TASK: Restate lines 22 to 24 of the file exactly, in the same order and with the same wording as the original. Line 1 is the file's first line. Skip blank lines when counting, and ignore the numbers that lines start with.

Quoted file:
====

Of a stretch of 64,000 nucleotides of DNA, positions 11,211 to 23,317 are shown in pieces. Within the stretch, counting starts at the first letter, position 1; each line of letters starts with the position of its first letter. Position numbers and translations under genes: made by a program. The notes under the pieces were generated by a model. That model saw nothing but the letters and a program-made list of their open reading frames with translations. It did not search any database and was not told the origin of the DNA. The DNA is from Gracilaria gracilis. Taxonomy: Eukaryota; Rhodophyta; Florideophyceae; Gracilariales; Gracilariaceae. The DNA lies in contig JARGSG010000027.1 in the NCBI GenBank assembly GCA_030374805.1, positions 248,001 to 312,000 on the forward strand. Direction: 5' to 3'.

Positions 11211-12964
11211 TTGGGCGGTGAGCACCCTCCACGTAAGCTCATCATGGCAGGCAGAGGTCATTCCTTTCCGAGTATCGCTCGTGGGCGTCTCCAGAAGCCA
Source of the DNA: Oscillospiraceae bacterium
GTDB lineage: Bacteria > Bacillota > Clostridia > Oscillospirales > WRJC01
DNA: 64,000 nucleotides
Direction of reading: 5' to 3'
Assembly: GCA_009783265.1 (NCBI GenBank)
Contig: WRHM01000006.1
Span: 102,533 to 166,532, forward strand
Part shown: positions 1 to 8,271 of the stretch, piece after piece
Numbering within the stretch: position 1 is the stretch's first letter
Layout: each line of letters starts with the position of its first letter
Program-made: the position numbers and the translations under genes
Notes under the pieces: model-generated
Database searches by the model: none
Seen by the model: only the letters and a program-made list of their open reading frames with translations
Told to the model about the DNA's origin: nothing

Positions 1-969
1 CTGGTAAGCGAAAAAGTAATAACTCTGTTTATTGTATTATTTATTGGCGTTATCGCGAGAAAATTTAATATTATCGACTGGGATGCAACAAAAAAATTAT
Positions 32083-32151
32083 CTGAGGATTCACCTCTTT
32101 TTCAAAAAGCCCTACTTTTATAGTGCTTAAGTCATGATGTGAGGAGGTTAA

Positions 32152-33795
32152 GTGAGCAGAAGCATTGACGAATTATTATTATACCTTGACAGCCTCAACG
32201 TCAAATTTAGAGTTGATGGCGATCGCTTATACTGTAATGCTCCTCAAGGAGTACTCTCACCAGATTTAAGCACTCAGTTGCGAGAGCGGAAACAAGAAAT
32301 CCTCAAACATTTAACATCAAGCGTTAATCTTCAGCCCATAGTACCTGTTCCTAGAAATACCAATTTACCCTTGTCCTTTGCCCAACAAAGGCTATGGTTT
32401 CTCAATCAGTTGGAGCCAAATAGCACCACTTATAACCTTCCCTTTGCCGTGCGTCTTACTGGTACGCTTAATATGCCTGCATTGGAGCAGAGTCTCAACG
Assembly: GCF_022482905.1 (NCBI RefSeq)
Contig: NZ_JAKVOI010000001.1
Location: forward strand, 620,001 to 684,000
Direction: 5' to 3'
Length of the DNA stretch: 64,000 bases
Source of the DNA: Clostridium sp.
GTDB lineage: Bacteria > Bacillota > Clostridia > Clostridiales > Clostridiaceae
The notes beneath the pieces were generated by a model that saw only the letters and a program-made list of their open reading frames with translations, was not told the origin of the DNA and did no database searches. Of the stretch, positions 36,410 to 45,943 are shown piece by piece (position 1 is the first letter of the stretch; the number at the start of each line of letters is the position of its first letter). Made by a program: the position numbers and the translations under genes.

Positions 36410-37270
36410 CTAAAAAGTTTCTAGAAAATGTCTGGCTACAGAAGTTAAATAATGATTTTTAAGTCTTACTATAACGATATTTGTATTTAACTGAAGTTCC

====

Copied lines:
32083 CTGAGGATTCACCTCTTT
32101 TTCAAAAAGCCCTACTTTTATAGTGCTTAAGTCATGATGTGAGGAGGTTAA

Positions 32152-33795